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Your Environment. Your Health.

Progress Reports: University of Kentucky: Chloro-Organic Degradation by Polymer Membrane Immobilized Iron-Based Particle Systems

Superfund Research Program

Chloro-Organic Degradation by Polymer Membrane Immobilized Iron-Based Particle Systems

Project Leader: Dibakar Bhattacharyya
Grant Number: P42ES007380
Funding Period: 2000-2019
View this project in the NIH Research Portfolio Online Reporting Tools (RePORT)

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Chloro-organic contaminations in groundwater are of immense concern due to their high toxicity and environmental persistence. Dr. Bhattacharyya’s research group has made substantial contributions in the remediation of these compounds (Such as, TCE, PCBs) via both reductive and oxidative pathways. Both approaches use non-toxic iron-based systems as a common platform. The platform for the reductive pathway included membrane and hydrogel- immobilized Fe and bimetallic Fe/Pd nanoparticles (NPs). The reducing agents used were the well-established sodium borohydride as well as the non-toxic, "green chemicals", tea extract and vitamin C.

The researchers have successfully synthesized both Pd and Fe/Pd bimetallic particles using ascorbic acid as a "green" reducing agent. By varying the ratio of ascorbic acid to metal(s), they are able to control the particle size hydrodynamic radius from ~400 nm to ~100 nm. The newest approach to minimize the Fe NP oxidation is to use an alternative "green" reducing agent, tea extract as a replacement to the well-established sodium borohydride. Tea extract contains a number of polyphenols (such as epicatechine) which have antioxidant properties; these not only reduce iron (II) to Fe NP, but also act as capping agents that protect the NP surface from oxidation. Indeed, the Fe NP prepared (in membrane domain) using this approach (~30 nm diameter) showed a remarkable stability and retained their original reactivity for at least 3 months. For membrane-immobilized systems they have found that the adsorption of iron (II) ions on the membrane (after NP formation), can substantially increase NP longevity for PCB dechlorination; thus after 4 cycles the reactivity was still ~ 80% of the original one (J. Membrane Science, 2010). The same membrane platform was also used for toxic organics destruction via oxidative pathway. Highly porous (253 m2/g) core shell Fe/Fe2O3 NPs were immobilized on a membrane and reacted with hydrogen peroxide to generate hydroxyl radicals, used for TCE dechlorination. Complete dechlorination of TCE was obtained within 24 h reaction time (91% chloride yield). Similarly, these free radical reactions can be conducted using iron ions and H2O2.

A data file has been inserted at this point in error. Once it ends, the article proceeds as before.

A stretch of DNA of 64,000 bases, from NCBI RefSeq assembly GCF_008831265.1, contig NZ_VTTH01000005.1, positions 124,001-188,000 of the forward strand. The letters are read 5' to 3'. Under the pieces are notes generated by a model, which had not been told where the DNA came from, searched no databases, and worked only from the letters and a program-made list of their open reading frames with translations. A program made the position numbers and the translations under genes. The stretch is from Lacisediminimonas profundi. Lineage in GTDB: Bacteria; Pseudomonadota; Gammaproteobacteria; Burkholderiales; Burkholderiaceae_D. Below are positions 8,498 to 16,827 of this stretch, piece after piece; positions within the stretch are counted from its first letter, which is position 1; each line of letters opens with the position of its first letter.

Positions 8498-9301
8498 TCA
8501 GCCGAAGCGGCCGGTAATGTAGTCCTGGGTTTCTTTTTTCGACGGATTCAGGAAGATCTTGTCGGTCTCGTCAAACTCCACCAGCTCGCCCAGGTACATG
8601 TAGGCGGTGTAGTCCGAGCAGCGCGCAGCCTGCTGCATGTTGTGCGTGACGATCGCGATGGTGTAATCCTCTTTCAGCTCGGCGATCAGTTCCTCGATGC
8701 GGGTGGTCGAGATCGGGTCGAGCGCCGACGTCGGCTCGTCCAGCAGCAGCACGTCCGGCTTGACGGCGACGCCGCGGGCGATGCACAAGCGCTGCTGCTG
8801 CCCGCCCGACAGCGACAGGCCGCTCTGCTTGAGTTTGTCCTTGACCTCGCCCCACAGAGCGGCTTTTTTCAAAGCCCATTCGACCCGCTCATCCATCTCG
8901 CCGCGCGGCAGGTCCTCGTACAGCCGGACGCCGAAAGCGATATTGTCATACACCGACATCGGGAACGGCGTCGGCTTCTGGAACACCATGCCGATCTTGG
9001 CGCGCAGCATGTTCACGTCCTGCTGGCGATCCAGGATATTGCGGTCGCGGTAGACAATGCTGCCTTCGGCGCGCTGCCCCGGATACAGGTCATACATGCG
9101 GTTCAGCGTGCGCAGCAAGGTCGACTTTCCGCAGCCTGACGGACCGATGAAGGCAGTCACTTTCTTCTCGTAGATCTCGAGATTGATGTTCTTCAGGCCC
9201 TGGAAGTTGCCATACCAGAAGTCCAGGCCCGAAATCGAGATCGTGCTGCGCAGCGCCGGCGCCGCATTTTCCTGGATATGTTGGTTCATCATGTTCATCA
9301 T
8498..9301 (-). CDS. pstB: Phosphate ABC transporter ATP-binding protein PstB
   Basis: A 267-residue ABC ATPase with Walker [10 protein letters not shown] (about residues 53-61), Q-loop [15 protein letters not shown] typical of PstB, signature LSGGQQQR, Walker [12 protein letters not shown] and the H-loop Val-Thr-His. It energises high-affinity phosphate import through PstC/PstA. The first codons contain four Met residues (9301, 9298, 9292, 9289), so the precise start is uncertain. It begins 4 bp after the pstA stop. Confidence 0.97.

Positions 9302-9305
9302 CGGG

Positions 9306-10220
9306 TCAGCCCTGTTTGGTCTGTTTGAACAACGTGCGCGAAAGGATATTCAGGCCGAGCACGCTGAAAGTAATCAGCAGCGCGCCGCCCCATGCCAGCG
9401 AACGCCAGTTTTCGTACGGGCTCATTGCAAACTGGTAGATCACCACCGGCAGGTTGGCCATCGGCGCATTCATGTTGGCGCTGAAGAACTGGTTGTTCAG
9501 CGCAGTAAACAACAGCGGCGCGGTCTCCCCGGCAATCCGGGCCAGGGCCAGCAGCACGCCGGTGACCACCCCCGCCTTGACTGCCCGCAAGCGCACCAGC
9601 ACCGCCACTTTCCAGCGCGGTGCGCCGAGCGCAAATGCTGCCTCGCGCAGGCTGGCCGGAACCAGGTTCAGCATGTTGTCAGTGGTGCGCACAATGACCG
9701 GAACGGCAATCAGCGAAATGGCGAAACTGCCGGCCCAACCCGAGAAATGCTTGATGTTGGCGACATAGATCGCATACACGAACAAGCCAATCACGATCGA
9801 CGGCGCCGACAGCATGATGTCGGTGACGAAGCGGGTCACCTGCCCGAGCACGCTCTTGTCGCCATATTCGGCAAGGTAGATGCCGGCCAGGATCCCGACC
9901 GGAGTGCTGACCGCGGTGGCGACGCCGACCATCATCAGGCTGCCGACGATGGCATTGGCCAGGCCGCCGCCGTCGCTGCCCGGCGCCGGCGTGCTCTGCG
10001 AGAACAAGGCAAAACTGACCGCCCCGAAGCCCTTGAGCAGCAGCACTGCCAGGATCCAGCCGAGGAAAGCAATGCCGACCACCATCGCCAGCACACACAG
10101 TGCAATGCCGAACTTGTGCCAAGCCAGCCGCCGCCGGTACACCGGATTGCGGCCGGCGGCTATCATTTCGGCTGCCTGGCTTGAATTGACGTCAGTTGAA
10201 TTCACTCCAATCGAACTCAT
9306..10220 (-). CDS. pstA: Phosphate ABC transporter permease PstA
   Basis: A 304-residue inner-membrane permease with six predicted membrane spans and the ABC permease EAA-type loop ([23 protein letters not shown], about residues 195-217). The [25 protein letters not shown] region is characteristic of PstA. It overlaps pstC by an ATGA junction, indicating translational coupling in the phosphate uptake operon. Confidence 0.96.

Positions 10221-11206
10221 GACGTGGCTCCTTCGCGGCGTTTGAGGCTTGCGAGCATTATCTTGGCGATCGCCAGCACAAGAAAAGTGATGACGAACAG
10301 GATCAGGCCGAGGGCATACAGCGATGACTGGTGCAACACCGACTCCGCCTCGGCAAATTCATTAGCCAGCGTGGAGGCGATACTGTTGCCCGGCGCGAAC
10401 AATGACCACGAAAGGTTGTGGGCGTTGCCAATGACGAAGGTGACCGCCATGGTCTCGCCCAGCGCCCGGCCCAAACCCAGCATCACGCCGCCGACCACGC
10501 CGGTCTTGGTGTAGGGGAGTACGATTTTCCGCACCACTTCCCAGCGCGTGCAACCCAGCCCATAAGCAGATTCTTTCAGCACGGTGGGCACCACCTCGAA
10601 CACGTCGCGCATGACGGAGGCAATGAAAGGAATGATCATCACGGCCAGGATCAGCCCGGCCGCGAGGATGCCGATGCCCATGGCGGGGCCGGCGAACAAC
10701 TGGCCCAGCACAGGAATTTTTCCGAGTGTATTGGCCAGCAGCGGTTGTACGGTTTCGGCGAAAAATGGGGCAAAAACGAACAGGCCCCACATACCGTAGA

Another innovation included the incorporation of Fe NPs (~50-70 nm) in a temperature responsive hydrogel network (poly-N-isopropylacrylamide) similar to those used in drug delivery area. In addition to preventing aggregation, this polymer network has tunable properties and it was found that reactivity toward TCE dechlorination increased 3-fold with a temperature change of only 40 C. The researchers have continued their development of both oxidative and reductive platforms for the remediation of the Paducah Gaseous Diffusion Plant Superfund site in Paducah, KY. They are currently in the process of developing a treatability study work plan required by the DOE in order to implement these technologies on-site. Based on EPA regulations, they have chosen to investigate the use of nanoparticle aggregates for in situ remediation of contaminated groundwater. The reductive pathway will utilize Fe/Pd nanoparticle aggregates and the oxidative pathway will utilize Fe/Fe2O3 nanoparticle aggregates with added H2O2. The researchers are also investigating the efficiency of Fe0 nanoparticles (no Pd) synthesized using green chemistry as a potential alternative to the Fe/Pd nanoparticles. They will be utilizing on-site pump-and-treat facilities in order to test these and membrane-immobilized oxidative and reductive platforms before injection.

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